The Winter Solstice – The Shortest Day
The most popular of the ancient pagan celebrations was this, the birthday of the “Unconquered Sun”. An anniversary painlessly transferred in early Christian times to the birth of Christ, although biblical evidence suggests a date to the contrary.
Astronomically speaking, it is Midwinter. The Winter Solstice. On Friday, December 21, 2018 at 2:23 pm PST, the Sun will reach its lowest point up off the horizon, and from this day on until the June Solstice, it will only climb higher in our sky, bringing warmth and life to the Earth.
The Romans celebrated the Solstice on December 25th, and the preceding week was the Saturnalia, a raucous week of merrymaking, social reveling and debauchery. Try as they might, the Medieval Church never did get rid of all of the paganism attached to the holiday.
In Britain and Northern Europe, Christmas took on many of the customs of the ancient Germanic midwinter feast of Yule — wassailing, mumming, burning the Yule log, and bringing in the holly, ivy and mistletoe…. all magical plants bearing fruit in a dead season. (I’ll bet you had no idea that decorating with holly wasn’t something brought to us by Home & Garden Magazine). Wassail is from the Anglo-Saxon, Waes Heil, literally Be Whole! or Be Healthy!
The Christmas Carol
The essence of this old custom was to drink to mutual health from a mutual bowl of hot ale, apples, sugar and nutmeg. In the old days the bowl was carried through the village from house to house by the poor, who first sang at the door to gain entrance. Once inside, the owner of the house was expected to freshen the bowl with good ale, and drop coins in the palms of the wassailers. You can see where the Christian custom of caroling from door to door came from.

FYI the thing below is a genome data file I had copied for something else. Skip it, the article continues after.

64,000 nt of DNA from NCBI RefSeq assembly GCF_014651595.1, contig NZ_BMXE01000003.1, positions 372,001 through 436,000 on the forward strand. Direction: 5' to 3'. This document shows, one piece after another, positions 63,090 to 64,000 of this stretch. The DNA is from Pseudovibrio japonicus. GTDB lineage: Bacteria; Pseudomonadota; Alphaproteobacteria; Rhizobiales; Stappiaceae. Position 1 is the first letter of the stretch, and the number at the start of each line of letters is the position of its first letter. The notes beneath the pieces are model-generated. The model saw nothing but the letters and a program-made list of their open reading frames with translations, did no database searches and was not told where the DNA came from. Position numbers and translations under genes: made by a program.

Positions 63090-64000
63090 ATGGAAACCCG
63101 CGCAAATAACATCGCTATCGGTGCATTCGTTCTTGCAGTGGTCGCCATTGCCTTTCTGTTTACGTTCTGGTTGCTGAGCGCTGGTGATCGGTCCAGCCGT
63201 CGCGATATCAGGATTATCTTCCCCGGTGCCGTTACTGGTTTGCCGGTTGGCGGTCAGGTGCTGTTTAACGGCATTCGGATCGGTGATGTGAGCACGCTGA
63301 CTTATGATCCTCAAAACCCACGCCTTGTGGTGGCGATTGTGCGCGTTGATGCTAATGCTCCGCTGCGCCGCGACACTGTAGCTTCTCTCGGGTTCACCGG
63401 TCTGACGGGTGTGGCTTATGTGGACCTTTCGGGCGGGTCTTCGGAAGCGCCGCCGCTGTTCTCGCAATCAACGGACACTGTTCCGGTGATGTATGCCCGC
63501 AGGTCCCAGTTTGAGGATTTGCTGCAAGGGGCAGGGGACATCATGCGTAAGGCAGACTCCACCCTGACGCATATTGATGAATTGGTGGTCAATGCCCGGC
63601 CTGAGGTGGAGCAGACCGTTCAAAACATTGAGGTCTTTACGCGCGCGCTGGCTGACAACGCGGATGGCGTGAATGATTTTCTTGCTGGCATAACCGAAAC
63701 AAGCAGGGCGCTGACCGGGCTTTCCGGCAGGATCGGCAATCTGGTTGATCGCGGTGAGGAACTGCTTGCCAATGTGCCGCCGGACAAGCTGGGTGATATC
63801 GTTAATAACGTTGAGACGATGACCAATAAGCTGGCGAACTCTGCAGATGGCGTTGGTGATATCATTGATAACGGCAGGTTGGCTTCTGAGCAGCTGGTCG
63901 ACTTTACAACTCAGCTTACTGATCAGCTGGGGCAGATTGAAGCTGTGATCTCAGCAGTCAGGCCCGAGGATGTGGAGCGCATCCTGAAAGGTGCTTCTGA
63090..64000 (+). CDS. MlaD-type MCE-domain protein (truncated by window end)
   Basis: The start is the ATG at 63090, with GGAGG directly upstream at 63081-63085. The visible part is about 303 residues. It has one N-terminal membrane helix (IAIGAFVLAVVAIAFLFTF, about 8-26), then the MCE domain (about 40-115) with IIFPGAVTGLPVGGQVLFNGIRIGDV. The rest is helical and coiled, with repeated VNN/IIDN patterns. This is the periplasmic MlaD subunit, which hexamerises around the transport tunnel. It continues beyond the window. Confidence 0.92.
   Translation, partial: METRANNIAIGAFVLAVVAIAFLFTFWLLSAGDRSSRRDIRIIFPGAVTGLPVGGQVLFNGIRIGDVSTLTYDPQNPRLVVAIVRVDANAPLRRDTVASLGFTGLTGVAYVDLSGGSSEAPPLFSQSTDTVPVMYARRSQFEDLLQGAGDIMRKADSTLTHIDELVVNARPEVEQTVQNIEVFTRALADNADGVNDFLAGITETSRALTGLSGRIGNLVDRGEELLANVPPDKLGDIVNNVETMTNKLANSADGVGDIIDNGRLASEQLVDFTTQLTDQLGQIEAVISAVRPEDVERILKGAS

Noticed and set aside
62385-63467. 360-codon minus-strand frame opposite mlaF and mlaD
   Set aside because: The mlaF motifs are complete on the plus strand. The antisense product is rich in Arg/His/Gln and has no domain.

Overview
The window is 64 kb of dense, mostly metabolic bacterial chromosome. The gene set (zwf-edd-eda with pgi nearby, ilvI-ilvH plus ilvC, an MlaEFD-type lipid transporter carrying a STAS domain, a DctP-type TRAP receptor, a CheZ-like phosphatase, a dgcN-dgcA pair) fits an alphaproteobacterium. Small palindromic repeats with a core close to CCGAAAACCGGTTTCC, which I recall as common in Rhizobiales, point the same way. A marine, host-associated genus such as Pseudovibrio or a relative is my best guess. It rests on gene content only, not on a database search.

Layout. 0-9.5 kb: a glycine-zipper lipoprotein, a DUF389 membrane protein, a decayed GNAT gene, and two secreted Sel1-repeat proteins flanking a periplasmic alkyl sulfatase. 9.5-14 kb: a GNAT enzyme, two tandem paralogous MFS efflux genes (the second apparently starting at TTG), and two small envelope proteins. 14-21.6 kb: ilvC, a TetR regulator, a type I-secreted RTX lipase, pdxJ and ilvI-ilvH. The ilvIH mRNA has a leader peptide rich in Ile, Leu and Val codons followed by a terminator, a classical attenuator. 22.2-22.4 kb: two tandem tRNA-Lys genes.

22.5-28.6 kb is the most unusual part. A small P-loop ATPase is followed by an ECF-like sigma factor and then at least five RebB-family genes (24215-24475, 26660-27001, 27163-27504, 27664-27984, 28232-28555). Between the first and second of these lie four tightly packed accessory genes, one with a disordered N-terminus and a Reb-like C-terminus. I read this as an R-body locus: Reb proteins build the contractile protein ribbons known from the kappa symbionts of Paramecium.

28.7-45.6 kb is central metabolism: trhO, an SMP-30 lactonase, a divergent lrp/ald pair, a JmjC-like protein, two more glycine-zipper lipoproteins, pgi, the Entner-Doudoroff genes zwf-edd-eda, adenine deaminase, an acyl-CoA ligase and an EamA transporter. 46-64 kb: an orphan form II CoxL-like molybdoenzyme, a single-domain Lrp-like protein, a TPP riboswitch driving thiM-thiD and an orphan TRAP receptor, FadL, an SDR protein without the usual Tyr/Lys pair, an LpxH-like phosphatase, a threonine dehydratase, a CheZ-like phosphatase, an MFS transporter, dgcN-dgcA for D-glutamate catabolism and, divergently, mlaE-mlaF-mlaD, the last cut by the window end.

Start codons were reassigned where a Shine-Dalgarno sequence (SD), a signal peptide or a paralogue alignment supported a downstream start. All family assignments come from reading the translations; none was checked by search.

Mumming (from the Germanic mummen–a mask) was the enactment of a silent play in disguises, stemming from an even earlier belief in the midwinter visits of fertility spirits.
In 1377, King Richard II was visited by mummers who dined, played dice and danced with him, all apparently without uttering a word. One of the original reasons for the midwinter fires was, of course, to encourage the slowly returning Sun. Great bonfires were lit on every hill surrounding the villages. The lighting of fires or lights around this time of year is a tradition almost universal in the northern hemisphere. We still do it.
Like it or not, we are an atavistic species that celebrates light with light.